No mysql user was found so I added one. Add the mysql group, mysql user, password and home directory.
# groupadd -g 300 mysql
# useradd -u 300 -g 300 -d /home/mysql -s /bin/bash -c "MySQL DBA" mysql
# passwd mysql
# chown -R mysql:mysql /opt/mysql    /db01/mysql01

Login and verify the mysql user setup.  From this point, once you login as mysql user, complete the database server as the mysql user and not as the root OS user.

# su - mysql (or exec login mysql)

Then define a default profile file using your favorite text editor.  I chose the bash shell.

--- .bash_profile file ------
PS1='$PWD: '
MYSQL_BASE=/opt/mysql
MYSQL_HOME=/opt/mysql/5.1.42
export MYSQL_BASE MYSQL_HOME
PATH=$MYSQL_HOME/bin:$PATH
--- end of .bash_profile file -------

Set your environment by sourcing your profile file.
$ cd $MYSQL_HOME
$ .   ./.bash_profile

MySQL Directory Organization 
A good way to separate MySQL files and software:
  • /opt/mysql/5.1.42             - Symbolic link to software directory location
  • /db01/mysql01/data          - Data directory for MySQL
  • /db01/mysql01/binlogs     - Binary log files location
  • /db01/mysql01/admin       - Administration files location
  • /db01/mysql01/backups    - Backup files location
  • /db01/mysql01/innodata    - InnoDB shared location
  • /db01/mysql01/innologs   - InnoDB transaction logs location

Before going further


Double (triple) check all directory paths and permissions.   99.99% of issues with manual installs  are typos in the directory paths, typos in the file names or permission issues with directories.  To common gotchas:
  • Using the wrong binary for your hardware or OS.
  • Search paths find a preinstalled version of mysql that was loaded with the OS.  This command will show you the default search path MySQL uses.
 $ mysqld --help  --verbose | more
 
When you try to bring up database server, if it defaults to the default areas its because it cannot find a directory or doesn't have permission for directories specified so it will then try the default locations.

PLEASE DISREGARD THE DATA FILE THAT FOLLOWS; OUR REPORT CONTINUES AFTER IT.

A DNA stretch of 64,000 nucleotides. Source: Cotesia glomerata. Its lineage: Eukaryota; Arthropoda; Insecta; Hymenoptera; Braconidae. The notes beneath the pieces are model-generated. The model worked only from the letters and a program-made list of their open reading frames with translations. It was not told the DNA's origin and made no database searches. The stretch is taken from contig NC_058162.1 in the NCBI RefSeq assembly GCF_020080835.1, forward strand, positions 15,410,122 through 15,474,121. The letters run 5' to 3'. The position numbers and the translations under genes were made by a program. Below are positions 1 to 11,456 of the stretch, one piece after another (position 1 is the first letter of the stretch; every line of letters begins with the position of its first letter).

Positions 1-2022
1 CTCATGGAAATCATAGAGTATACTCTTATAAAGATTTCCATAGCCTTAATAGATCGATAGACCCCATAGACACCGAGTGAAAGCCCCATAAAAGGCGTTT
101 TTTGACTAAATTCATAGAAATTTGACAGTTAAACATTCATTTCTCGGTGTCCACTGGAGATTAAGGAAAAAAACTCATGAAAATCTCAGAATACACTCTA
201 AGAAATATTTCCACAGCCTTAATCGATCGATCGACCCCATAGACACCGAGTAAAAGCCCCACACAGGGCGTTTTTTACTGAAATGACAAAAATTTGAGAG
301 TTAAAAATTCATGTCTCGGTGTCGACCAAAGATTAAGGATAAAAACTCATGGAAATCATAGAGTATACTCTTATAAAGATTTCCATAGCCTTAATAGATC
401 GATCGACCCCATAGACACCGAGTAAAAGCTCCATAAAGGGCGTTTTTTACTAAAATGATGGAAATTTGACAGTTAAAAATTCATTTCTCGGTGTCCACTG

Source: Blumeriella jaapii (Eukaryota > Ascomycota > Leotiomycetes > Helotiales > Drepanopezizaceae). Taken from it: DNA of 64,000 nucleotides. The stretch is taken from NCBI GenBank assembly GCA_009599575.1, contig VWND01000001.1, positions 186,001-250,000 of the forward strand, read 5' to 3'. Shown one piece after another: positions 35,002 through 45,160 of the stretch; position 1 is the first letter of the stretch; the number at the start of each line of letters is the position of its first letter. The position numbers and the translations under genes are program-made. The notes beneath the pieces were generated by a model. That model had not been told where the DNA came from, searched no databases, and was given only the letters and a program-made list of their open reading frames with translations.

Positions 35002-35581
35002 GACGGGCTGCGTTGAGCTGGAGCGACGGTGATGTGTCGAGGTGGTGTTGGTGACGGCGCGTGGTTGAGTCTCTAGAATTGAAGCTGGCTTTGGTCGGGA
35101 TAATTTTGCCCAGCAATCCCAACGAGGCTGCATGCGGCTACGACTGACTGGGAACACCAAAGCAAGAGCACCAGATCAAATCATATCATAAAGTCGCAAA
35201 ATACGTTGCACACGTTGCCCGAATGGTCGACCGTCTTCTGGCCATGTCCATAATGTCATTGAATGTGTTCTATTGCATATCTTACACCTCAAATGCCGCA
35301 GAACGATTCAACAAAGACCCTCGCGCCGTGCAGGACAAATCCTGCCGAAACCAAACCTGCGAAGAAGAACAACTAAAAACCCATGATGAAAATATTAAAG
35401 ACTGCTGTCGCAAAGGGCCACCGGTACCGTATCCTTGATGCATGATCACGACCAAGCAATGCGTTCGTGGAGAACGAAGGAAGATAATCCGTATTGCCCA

Use a template file in the support-files directory.
$ cd /opt/mysql/5.1.42
$ cp support-files/my-small.cnf   my.cnf


Add the following entries to the my.cnf file in the [mysqld] group. This separates all your dynamic administration files, data files, and binary log files to different locations.
[mysqld]
basedir=/opt/mysql/5.1.42
datadir=/db01/mysql01/data

log-error=/db01/mysql01/admin/mysql01.err
pid-file=/db01/mysql01/admin/mysql01.pid
log-bin=/db01/mysql01/binlogs/mysql01-bin
innodb_data_home_dir=/db01/mysql01/innodata
innodb_data_file_path=ibdata01:50M;ibdata02:50M:autoextend:max:2000M
innodb_log_group_home_dir=/db01/mysql01/innologs
#-----------------------------------------------------

I would also recommend changing the parameter thread_stack=128k   to a minimum of 256k.

Create the mysql database files for the MySQL database server (instance.) This will create the default database schemas and the physical file layer.

$ cd $MYSQL_HOME
$ scripts/mysql_install_db --datadir=/db01/mysql01/data  --basedir=$MYSQL_HOME

Start the MySQL database server pointing to the defined locations.
$ cd /opt/mysql/5.1.42
$ bin/mysqld_safe --defaults-file=$MYSQL_HOME/my.cnf  &

Verify the mysqld background process is running as well as the mysqld_safe monitoring process. The mysqld background process should be up and running.
$ ps -ef |grep mysql

Verify you can get into the server.  Initial setup has no passwords.  If this works you have a good server.  The show command should display the mysql, test and information_schema databases.
$ mysql
mysql>  show databases;
mysql>  exit

Clean up the database server by adding passwords and getting rid of anonymous users.  The MySQL database super user is called root. This step will add a password for this MySQL database user.
$ cd $MYSQL_HOME
$ bin/mysql_secure_installation

Shutdown the MySQL server to verify you can shutdown and startup the MySQL instance.
$ mysqladmin -uroot -p  shutdown
$ bin/mysqld_safe --defaults-file= $MYSQL_HOME/my.cnf &

You're up and running have fun. Once you are comfortable with this configuration layout, you can create a Unix shell script that will automate almost the entire process. With a shell script automation the install takes about five minutes.